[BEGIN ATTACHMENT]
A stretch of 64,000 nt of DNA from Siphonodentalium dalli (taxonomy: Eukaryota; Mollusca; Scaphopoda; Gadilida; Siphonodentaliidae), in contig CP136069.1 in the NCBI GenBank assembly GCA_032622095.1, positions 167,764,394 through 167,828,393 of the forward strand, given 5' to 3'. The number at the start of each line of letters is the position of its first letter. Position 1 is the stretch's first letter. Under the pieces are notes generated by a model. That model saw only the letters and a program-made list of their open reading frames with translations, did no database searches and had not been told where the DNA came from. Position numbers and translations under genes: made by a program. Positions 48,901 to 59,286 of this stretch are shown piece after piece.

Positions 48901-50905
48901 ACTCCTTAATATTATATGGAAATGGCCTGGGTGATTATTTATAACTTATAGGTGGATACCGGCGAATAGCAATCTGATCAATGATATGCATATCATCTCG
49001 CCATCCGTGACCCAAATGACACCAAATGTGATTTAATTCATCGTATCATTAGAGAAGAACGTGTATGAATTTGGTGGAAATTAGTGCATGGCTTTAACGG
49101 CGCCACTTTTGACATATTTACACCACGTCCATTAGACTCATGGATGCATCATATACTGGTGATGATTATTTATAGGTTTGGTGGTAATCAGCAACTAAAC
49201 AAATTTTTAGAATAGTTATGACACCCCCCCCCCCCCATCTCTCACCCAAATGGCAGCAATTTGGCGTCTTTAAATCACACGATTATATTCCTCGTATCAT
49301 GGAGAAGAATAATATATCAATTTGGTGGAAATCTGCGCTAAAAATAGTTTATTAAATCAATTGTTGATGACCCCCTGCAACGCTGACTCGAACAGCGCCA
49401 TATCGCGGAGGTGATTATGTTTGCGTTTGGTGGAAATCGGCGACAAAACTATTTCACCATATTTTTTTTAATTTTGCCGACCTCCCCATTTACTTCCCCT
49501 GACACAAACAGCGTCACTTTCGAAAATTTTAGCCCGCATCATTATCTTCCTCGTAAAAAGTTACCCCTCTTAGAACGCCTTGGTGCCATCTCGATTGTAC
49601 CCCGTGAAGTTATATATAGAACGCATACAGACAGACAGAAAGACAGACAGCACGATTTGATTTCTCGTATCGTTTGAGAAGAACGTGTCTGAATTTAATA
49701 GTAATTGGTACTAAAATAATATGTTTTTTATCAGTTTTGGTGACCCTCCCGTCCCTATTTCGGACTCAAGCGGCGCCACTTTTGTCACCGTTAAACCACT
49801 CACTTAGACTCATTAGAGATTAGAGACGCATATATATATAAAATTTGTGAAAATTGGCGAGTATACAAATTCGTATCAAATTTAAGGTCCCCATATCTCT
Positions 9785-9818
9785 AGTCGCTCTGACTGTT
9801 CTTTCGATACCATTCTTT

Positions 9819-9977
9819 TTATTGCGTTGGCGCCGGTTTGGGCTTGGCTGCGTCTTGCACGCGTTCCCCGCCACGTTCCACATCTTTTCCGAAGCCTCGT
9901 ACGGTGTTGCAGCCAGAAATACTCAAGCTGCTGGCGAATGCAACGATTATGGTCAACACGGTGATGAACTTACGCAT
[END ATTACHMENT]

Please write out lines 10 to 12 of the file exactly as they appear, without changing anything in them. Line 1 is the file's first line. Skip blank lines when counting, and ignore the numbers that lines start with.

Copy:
49601 CCCGTGAAGTTATATATAGAACGCATACAGACAGACAGAAAGACAGACAGCACGATTTGATTTCTCGTATCGTTTGAGAAGAACGTGTCTGAATTTAATA
49701 GTAATTGGTACTAAAATAATATGTTTTTTATCAGTTTTGGTGACCCTCCCGTCCCTATTTCGGACTCAAGCGGCGCCACTTTTGTCACCGTTAAACCACT
49801 CACTTAGACTCATTAGAGATTAGAGACGCATATATATATAAAATTTGTGAAAATTGGCGAGTATACAAATTCGTATCAAATTTAAGGTCCCCATATCTCT